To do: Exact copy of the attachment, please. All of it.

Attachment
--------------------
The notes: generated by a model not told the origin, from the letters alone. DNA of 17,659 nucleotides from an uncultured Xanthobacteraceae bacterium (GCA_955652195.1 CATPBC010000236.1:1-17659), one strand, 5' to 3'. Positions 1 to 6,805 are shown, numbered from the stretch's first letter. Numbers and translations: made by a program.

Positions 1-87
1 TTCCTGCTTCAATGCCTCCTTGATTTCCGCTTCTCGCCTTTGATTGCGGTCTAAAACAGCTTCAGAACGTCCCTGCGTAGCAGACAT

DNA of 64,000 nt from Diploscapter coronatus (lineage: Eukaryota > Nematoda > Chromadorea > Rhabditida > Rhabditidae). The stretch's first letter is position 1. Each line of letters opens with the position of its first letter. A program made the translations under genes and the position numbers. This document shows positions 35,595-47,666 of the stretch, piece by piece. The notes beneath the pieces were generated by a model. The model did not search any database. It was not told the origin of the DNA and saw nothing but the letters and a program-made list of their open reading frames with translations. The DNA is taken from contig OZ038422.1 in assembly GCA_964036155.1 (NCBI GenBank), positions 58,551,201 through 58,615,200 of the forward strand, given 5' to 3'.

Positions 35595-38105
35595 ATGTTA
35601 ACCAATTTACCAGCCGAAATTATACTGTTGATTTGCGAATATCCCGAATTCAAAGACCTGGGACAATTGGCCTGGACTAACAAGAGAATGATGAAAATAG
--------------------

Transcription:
The notes: generated by a model not told the origin, from the letters alone. DNA of 17,659 nucleotides from an uncultured Xanthobacteraceae bacterium (GCA_955652195.1 CATPBC010000236.1:1-17659), one strand, 5' to 3'. Positions 1 to 6,805 are shown, numbered from the stretch's first letter. Numbers and translations: made by a program.

Positions 1-87
1 TTCCTGCTTCAATGCCTCCTTGATTTCCGCTTCTCGCCTTTGATTGCGGTCTAAAACAGCTTCAGAACGTCCCTGCGTAGCAGACAT

DNA of 64,000 nt from Diploscapter coronatus (lineage: Eukaryota > Nematoda > Chromadorea > Rhabditida > Rhabditidae). The stretch's first letter is position 1. Each line of letters opens with the position of its first letter. A program made the translations under genes and the position numbers. This document shows positions 35,595-47,666 of the stretch, piece by piece. The notes beneath the pieces were generated by a model. The model did not search any database. It was not told the origin of the DNA and saw nothing but the letters and a program-made list of their open reading frames with translations. The DNA is taken from contig OZ038422.1 in assembly GCA_964036155.1 (NCBI GenBank), positions 58,551,201 through 58,615,200 of the forward strand, given 5' to 3'.

Positions 35595-38105
35595 ATGTTA
35601 ACCAATTTACCAGCCGAAATTATACTGTTGATTTGCGAATATCCCGAATTCAAAGACCTGGGACAATTGGCCTGGACTAACAAGAGAATGATGAAAATAG